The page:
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Just as he gets his chance, however (in a scene blurred almost to incoherence to avoid censor furore, but critics still rose to the bait in calling the film as a whole a “slur on American womanhood”), a monk caught in the storm looking for shelter pokes his head through the window and eyes the scene suspiciously. The monk enters and settles down for the night, forcing Karamzin to bitterly nurse a serious case of blue balls in the armchair by the fire until dawn. Throughout this sequence, Stroheim is merciless in mocking not just romantic fancy, but also the kind of idealised rustic melodrama that most other filmmakers, including even Murnau five years later with Sunrise (1927), would ply with ripe sentiment. Olga covers for the duo by phoning the ambassador from the Hotel des Rêves, and once returned to her apartment in the morning, Helen sneaks back into her bedroom. Andrew had responded to her absence the night before with a weirdly patient grin anyway, as if ruefully testing his own limits of tolerance. Stroheim’s reputation as an obsessive craftsman of authenticity has somewhat obscured his great, influential visual talent, though that effort certainly pays off in depicting the teeming street life hovering on the streets of Monaco, brass bands and horse guards turning out to greet the new ambassador amidst gawking tourists, and the central, mammoth recreation of the Monte Carlo Grand Casino. Stroheim’s realistic method represented an alternate tack from the emerging German approach of expressionism, and today might seem to anticipate such later, rigorous, maximalist filmmakers as Kubrick, Leone, or Cimino.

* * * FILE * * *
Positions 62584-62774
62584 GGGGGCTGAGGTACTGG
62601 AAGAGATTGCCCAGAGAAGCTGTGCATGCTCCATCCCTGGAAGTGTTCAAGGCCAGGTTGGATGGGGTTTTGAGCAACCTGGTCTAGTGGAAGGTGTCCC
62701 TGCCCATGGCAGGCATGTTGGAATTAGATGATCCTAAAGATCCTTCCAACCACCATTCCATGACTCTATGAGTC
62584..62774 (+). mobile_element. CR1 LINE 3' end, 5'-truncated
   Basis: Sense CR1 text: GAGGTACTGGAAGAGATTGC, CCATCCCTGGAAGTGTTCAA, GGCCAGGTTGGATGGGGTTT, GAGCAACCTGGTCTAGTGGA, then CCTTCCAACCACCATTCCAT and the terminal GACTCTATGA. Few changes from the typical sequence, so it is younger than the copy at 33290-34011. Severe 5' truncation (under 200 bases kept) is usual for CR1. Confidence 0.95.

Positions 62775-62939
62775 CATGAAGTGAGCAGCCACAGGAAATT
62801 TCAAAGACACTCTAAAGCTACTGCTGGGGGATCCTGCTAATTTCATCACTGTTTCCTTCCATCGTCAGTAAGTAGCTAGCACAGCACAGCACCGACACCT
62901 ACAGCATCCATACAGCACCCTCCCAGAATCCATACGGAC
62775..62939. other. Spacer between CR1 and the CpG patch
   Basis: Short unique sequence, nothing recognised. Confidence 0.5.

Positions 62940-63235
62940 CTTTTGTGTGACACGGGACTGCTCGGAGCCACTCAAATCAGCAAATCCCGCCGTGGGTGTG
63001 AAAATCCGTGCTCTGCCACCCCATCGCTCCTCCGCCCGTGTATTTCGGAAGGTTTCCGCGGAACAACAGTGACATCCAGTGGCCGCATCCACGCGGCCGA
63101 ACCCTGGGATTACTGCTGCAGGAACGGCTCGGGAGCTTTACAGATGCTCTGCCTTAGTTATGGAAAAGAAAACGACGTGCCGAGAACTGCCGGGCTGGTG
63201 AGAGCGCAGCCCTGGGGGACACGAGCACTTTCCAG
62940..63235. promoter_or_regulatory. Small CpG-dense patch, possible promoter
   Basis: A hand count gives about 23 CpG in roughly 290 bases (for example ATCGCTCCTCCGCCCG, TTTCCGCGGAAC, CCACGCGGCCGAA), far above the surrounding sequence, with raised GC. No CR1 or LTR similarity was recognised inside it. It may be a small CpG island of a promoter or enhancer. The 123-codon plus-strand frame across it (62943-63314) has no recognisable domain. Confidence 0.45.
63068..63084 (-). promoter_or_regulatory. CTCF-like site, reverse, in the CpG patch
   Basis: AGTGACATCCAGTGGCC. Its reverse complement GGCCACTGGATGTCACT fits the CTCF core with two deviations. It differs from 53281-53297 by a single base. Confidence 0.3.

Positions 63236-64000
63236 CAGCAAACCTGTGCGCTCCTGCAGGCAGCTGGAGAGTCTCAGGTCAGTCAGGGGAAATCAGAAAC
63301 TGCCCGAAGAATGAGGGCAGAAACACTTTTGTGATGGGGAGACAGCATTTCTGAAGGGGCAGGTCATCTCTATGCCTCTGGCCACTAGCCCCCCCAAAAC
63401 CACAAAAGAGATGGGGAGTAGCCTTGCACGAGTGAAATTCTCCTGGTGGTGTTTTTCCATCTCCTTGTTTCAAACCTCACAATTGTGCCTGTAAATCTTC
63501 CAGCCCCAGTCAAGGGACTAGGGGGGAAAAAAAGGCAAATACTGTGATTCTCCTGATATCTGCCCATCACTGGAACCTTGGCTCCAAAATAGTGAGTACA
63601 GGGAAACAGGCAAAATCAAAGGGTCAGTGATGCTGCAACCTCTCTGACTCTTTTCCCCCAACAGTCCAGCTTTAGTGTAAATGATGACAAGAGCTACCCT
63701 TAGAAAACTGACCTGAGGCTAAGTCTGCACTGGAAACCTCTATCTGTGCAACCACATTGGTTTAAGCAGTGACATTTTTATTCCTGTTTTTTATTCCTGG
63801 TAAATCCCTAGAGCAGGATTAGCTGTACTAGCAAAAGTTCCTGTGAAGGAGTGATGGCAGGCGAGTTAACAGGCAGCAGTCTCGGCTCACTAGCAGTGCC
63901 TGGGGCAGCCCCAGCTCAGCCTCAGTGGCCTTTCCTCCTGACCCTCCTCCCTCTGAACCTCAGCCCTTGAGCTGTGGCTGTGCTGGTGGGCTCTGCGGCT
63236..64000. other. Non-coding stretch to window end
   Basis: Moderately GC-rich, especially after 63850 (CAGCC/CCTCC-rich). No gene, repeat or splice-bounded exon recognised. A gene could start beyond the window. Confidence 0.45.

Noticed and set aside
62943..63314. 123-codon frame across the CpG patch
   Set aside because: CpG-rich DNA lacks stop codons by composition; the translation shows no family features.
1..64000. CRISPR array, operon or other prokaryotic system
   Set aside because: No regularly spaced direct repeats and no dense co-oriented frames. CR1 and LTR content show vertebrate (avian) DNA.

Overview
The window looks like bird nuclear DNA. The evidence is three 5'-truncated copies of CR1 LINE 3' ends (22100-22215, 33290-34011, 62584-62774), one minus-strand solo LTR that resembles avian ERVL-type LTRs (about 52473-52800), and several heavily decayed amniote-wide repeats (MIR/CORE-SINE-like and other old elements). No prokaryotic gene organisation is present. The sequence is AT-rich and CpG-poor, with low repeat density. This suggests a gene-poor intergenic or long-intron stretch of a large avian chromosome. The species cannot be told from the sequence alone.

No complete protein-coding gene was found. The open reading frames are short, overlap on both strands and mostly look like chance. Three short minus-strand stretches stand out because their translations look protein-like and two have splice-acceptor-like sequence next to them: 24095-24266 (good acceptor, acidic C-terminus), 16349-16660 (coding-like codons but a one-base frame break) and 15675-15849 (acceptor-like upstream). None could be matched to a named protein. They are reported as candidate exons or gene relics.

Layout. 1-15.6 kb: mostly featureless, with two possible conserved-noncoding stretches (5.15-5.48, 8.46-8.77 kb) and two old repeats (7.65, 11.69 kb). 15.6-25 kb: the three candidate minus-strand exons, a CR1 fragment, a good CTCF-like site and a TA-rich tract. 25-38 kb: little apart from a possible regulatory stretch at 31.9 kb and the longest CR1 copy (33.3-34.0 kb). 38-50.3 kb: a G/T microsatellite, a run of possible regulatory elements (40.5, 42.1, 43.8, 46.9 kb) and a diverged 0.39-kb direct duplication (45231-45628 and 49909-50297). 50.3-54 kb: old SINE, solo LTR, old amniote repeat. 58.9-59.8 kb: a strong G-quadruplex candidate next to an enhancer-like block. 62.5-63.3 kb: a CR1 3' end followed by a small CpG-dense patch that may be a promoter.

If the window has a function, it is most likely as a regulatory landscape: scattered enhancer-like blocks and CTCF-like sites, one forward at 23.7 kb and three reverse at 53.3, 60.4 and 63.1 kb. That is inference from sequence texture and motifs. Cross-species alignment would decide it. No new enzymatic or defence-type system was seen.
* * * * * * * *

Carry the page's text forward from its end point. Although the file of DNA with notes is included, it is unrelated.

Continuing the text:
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Stroheim’s often vertiginously geometric graphics, seen at their strongest in the opening and in studying the humans with godlike disdain inside the casino, anticipate Orson Welles at his most baroque and invoke Stroheim’s recurring obsession with humans in relation to one another—class, broadly, but also invoking other forms of power and subordination. Stroheim alternates such shots with densely tangled mural-like framings, with faces, flowers, rococo architecture and stray dust specks all privileged to the point of animation, pointing on to the shot-by-shot deliberation, densely illustrative, of Greed. Yet, the photography of Foolish Wives is as vividly chiaroscuro and drenched in inky murk as anything the expressionists were doing, and Stroheim’s filmmaking often seems as fervently mythological as Lang’s Die Nibelungen (1924) complete with his mock fairytale castle consumed by flames, the rustic hovel a den of stygian lightplay, and a character’s suicide filmed as a towering shadowplay against the rising sun on the sea. A scene in which Ventucci ushers Karamzin into his daughter’s bedroom as she lies sleeping is shot as a peak moment of visual beauty. Beams of light slanting through the room’s shutters illuminate dust teeming in the air, suggesting something at once unkempt and numinous about the abode and the way Ventucci enshrines the girl he promises to defend at all costs. Ventucci unfolds a knife and jabs neurotically at the air, miming for Karamzin’s edification and perhaps warning. Stroheim was a realist in the same way Dostoyevsky, Dickens, and Zola were, providing a fervent, boiling mass of magnified human strangeness emerging from vividly depicted backdrops. Stroheim is often regarded as a filmmaker who tried to force more mature artistic values in American cinema. Here this pretence manifests as literary awareness, both in the nascent modernist joke of the meta-narrative and also in the weird, fragmented intertitles that appear throughout the film, written with a quality close to stream-of-consciousness. These titles provide a witty approximation of some imagined, talented, poet-layabout expatriate steeped in the local habitués and muttering acerbically beautiful notes (perhaps the “Erich von Stroheim” who wrote the book Foolish Wives): “Mondaine — Cocotta — Kings and Crooks — Amoura! Amoura! — And Suicides!” or “Again morning — sun-draped terrace — Sapphire sea — all the world on a holiday — Rifle Fire — Brooding doves — Brutality of man — and still the sun.”